- Rewards of the self: The intrinsic rewards of self can make people continue taking action, even on tasks they don’t appear to enjoy for a more personal form of gratification. Such rewards address our desire for mastery, competence, and completion.
Get Users to Invest
Perhaps the most frequently neglected step in building a habit-forming product is asking for an appropriate investment. It also represents the biggest opportunity companies often miss. The investment occurs when the user puts something into the product or service such as time, data, effort, social capital, or money.
By understanding the psychology of habits, Eyal says that companies can help their customers live better while also improving the business bottom line.
There are mental shortcuts that all of us employ to make investments:
- The scarcity effect — the scarcer a product is, the higher is its perceived value, e.g. the ‘limited stock’ tag on Amazon products ends up increasing sales for those products.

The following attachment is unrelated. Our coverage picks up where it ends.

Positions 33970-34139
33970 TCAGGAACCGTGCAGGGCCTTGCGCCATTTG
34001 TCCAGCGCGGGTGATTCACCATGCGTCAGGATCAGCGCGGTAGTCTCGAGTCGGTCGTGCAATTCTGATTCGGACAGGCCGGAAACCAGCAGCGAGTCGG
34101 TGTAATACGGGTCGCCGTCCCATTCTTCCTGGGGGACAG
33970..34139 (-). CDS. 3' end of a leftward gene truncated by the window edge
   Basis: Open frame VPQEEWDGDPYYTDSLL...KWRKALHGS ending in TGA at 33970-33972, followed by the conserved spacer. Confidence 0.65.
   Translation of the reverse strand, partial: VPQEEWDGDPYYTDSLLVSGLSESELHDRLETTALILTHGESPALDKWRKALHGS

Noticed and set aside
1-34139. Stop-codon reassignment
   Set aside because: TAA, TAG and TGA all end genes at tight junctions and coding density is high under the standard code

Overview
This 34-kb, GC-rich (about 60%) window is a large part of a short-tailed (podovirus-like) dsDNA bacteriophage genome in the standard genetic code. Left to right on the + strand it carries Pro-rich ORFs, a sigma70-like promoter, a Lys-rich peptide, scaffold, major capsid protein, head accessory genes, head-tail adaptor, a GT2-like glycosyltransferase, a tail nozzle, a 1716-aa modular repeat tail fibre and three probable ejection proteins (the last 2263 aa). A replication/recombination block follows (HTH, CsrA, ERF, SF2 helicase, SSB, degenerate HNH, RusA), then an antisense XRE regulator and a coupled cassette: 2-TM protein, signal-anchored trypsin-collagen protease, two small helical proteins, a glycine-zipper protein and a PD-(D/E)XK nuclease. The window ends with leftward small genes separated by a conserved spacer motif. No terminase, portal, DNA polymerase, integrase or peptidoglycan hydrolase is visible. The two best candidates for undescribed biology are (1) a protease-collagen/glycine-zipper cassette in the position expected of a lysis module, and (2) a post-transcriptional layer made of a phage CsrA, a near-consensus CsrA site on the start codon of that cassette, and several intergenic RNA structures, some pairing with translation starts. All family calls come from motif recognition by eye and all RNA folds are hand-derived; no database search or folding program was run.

- The framing effect — context can alter the desirability of a product, e.g. the same wine is reported to be tastier if the price is increased.
- The anchoring effect — one aspect of a product is given undue importance over other features, e.g. people end up buying more products of a brand that has a discount sticker on it, even if its quality and the effective cost might be no different than other competing products in the vicinity.
- The endowed progress effect — in case of reward programs, the closer users feel they are to the goal the more motivated they become, e.g. the ‘Improve Your Profile Strength’ step in LinkedIn has a completion bar that starts off all users with part of the bar already filled, strengthening their belief that a full profile is not far away.
Some habit forming brands probably on your phone right now!
Headspace (Mental Health)
MyFitnessPal (Physical Health)
Pokémon Go (Game)
Build a habit forming product today!
The combination of a business to drive shareholder value by increasing customer lifetime value along with the identification of the most loyal customers, means companies spend significant resources competing for a small set of “heavy users.” Habit-forming businesses are therefore highly motivated to hook customers – and keep them using their products for as long as possible.
The habits we form with the products we use every day is not a coincidence—it’s by design. We can use the psychology of habits for good.